Now these things happened to them as an example, but they were written down for our instruction, on whom the end of the ages has come.  1 Corinthians 10:11 

Do not harden your hearts as you did at Meribah, as you did that day at Massah in the wilderness, where your ancestors tested me; they tried me, though they had seen what I did. Psalm 95:8-9 

Even though I walk through the valley of the shadow of death, I will fear no evil, for you are with me; your rod and your staff, they comfort me. Psalm 23:4 (ESV) 

Rejoice always, pray continually, give thanks in all circumstances; for this is God’s will (His instructions) for you in Christ Jesus. 1 Thessalonians 5:16-18 

Photo free download from Pexels, Great sand dunes in desert at sundown, by Chris Clark 

In the Middle of Doubt

As sure as the sunrise, whenever I stumble, He reaches out to catch me.

Doubt has been flapping around me like vultures over a half-dead animal. Struggling with the high stress of caregiving and accompanying health problems, wrestling with disappointment and maybe even anger at God about how things have turned out in my life. The unhealed lacerations of past trauma making it hard to feel or receive anybody’s love, God’s love. Feeling that God’s love is conditional toward me. That I haven’t been able to get it right. I haven’t said or done the “correct” thing yet. My daily Word another disapproving censure. Out of yet another dark place I reached out to my sweet (and may I say oh-so-patient) sister. She had this to say: 

“God’s Spirit came to live in believers through Jesus Christ’s sacrifice of love. We now live in Roman’s chapter 8 love. No condemnation love. No separation love.”  

And then she prayed: 

“Lord, we need revelation to sink down into our hearts! Change us! We can’t do it without you. We want to love you more truly and deeply. Amen.” 

Yes, I need revelation. That flash of Light in my darkness. And, let me say with deep thankfulness that whenever – always, as sure as the sunrise – whenever I stumble, He reaches out to catch me. Almost immediately. I am humbled and undone.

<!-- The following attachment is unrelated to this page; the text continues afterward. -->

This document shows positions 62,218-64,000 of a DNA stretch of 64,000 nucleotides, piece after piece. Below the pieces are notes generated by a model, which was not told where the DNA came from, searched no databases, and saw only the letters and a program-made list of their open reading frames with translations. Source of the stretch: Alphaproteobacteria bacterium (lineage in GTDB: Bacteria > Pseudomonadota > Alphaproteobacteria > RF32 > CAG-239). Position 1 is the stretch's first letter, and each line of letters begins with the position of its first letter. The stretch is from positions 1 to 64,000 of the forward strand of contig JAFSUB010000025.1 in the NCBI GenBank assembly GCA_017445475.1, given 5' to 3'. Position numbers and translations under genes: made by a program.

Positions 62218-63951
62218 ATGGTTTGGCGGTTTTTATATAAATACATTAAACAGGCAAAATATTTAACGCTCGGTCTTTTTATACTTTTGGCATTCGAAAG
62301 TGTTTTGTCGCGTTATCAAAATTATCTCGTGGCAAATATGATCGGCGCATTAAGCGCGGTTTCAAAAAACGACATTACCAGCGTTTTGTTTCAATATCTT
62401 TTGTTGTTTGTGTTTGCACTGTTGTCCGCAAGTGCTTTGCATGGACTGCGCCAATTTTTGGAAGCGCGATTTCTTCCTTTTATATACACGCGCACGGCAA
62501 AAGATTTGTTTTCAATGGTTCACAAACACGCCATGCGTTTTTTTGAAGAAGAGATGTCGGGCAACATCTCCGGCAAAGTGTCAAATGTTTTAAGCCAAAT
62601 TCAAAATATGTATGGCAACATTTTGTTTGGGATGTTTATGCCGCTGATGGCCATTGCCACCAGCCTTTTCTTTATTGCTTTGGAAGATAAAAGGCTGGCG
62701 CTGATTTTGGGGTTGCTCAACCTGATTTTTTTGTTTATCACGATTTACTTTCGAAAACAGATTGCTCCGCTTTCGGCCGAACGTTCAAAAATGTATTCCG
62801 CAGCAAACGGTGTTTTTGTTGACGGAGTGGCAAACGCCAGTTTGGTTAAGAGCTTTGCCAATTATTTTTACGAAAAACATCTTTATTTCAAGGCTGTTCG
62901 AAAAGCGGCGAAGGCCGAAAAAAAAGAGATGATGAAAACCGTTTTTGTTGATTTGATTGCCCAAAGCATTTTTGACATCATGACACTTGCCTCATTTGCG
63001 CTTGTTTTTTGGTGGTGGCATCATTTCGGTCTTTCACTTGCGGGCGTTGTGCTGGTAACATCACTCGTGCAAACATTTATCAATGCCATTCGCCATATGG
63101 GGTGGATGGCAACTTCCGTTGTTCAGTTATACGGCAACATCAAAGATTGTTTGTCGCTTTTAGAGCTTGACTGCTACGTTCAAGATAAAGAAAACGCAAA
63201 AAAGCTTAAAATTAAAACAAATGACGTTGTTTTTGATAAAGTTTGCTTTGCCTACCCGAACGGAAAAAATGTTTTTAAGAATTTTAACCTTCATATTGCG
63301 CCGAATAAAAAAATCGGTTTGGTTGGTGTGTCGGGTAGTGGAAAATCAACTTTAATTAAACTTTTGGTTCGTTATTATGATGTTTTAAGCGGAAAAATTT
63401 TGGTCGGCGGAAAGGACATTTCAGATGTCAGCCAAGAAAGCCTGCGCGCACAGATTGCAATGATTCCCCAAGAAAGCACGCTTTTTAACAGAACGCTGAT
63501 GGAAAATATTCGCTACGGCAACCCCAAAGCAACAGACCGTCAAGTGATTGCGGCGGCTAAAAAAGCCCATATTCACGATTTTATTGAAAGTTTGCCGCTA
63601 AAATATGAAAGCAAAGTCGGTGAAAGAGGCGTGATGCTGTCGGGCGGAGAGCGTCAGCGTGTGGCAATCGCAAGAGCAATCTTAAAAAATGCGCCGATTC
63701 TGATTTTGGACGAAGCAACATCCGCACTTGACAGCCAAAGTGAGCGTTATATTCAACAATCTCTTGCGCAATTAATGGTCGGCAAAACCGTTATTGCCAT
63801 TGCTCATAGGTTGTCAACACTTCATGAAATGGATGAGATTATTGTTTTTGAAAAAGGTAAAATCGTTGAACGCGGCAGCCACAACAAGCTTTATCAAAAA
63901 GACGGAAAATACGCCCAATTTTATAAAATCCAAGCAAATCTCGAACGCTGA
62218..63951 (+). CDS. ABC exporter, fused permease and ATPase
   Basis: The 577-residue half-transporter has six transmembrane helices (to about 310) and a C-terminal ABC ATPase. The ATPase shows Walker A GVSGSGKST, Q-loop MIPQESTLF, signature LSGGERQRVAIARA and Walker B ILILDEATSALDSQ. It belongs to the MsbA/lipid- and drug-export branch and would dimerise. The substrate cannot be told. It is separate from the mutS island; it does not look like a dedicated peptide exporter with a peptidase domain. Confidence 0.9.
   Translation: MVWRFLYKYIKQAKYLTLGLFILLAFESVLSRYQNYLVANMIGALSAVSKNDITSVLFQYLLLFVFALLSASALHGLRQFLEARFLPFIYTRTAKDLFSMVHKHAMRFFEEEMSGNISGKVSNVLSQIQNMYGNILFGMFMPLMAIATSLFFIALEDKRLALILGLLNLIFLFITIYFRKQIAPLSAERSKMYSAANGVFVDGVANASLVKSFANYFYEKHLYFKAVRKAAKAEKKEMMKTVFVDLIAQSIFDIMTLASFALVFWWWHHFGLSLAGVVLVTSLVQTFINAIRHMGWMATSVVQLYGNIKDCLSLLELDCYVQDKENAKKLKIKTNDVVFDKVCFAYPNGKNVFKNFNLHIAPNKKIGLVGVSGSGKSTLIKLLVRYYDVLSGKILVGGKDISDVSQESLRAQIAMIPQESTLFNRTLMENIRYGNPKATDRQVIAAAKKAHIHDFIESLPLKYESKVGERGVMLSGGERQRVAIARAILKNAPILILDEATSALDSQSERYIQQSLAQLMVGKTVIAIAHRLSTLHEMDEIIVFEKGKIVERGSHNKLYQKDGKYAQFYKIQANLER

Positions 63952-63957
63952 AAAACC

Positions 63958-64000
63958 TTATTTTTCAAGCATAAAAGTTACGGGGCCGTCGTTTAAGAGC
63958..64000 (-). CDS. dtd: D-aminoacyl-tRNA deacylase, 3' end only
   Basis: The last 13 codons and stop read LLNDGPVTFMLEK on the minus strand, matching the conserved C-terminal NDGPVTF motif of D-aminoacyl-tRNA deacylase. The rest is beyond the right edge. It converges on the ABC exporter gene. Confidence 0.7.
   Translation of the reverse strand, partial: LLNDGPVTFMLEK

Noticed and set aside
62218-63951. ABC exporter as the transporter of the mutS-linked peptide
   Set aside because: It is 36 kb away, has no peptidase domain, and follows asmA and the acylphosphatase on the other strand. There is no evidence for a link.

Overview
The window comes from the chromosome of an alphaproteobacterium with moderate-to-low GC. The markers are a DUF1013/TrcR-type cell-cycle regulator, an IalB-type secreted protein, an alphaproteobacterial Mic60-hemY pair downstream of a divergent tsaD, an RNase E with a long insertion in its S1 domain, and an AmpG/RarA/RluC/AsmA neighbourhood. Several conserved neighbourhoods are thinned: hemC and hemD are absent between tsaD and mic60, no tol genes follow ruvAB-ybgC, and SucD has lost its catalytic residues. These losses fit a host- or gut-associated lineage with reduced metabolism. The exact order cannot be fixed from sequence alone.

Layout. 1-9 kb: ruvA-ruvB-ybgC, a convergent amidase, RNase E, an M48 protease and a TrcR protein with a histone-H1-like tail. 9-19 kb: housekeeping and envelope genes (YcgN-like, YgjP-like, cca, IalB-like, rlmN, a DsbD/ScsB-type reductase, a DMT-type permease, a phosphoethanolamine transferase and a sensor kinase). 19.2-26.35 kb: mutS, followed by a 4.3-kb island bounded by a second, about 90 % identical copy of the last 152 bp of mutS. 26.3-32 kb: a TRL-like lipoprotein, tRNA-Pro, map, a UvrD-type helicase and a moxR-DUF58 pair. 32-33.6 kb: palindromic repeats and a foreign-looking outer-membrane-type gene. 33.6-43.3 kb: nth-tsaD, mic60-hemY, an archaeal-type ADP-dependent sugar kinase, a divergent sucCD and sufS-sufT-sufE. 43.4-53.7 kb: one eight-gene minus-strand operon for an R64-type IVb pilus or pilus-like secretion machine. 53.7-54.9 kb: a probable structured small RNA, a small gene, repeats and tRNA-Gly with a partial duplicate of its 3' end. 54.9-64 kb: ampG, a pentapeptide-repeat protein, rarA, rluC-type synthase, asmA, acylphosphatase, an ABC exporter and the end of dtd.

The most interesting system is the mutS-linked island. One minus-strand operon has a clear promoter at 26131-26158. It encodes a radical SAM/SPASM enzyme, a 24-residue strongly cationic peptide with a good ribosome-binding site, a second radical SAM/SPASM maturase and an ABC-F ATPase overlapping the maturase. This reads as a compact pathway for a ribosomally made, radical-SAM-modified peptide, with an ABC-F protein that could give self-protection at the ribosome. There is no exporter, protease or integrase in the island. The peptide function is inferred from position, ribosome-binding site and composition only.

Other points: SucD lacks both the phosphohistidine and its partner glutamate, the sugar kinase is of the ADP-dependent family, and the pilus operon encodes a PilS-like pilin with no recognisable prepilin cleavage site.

In my daily reading the next morning were Paul’s writings about Jesus, who came as a priest in the order of Melchizedek, “not on the basis of a regulation as to his ancestry but on the basis of the power of an indestructible life” (Hebrews 7:16). That word translated “indestructible” means no, not, or without (in other words it is impossible to) dissolve, disunite, destroy, demolish, overthrow, to render vain, to deprive of success, bring to naught, to render fruitless one’s desires or endeavors, to deprive of force, annul, abrogate.  

Jesus’ life is indestructible and our lives are hidden in His (Colossians 3:3). His plans and purposes, His desire and will, His power, His unity with me in the Spirit, are indestructible, cannot be destroyed, dissolved, rendered vain – not even by my weakness and wounds.  

And then I noticed that in the margin I had written, years ago, “Romans 8:38-39.” Nothing is able to separate us from the love of God. Soon after, in my inbox came this from a daily devotional1 I follow: 

For I am convinced that neither death nor life, neither angels nor demons, neither the present nor the future, nor any powers, neither height nor depth, nor anything else in all creation, will be able to separate us from the love of God that is in Christ Jesus our Lord. Romans 8:38-39 

OK, I’m listening. When this happens, I always know that God has a message for me.  

Well, the very next blog2 I read had this to say (thank you Alan Kearns!): 

“So often in life we are left scratching our head at how things have turned out; despite our best plans or efforts the unexpected has happened. We are left with a handful of question marks … we are mystified by the circumstances we find ourselves in, praying for His light on the matter … Be assured if you know Jesus as your Lord and Saviour, His Father is in control of your puzzle – He knows what the final picture is!” 

And then a link to this beautiful song. (Remember how I told you that God uses song lyrics to speak to me.) 

God Jehovah, Jehovah Rapha 

You’re our healer 

You and You Alone … 

In the middle of doubt 

In the thick of sorrow 

You say look up 

To where our help comes from 

If everything around us 

Says there is no hope 

We’re never gonna let go 

Of the hem of Your robe … 

We’re leaning on your power 

You’ll do what can’t be done … 

All depression, every worry 

Every sickness Lord, You heal 

All addiction, every family 

Every heartbreak Lord, You heal … 

You and You Alone3 

I looked up what Jehovah-Rapha means and found this at Got Questions. “Jehovah-Rapha has the power to heal physically (2 Kings 5:10), emotionally (Psalm 34:18), mentally (Daniel 4:34), and spiritually (Psalm 103:2–3). Neither impurity of body nor impurity of soul can withstand the purifying, healing power of Jehovah-Rapha.”4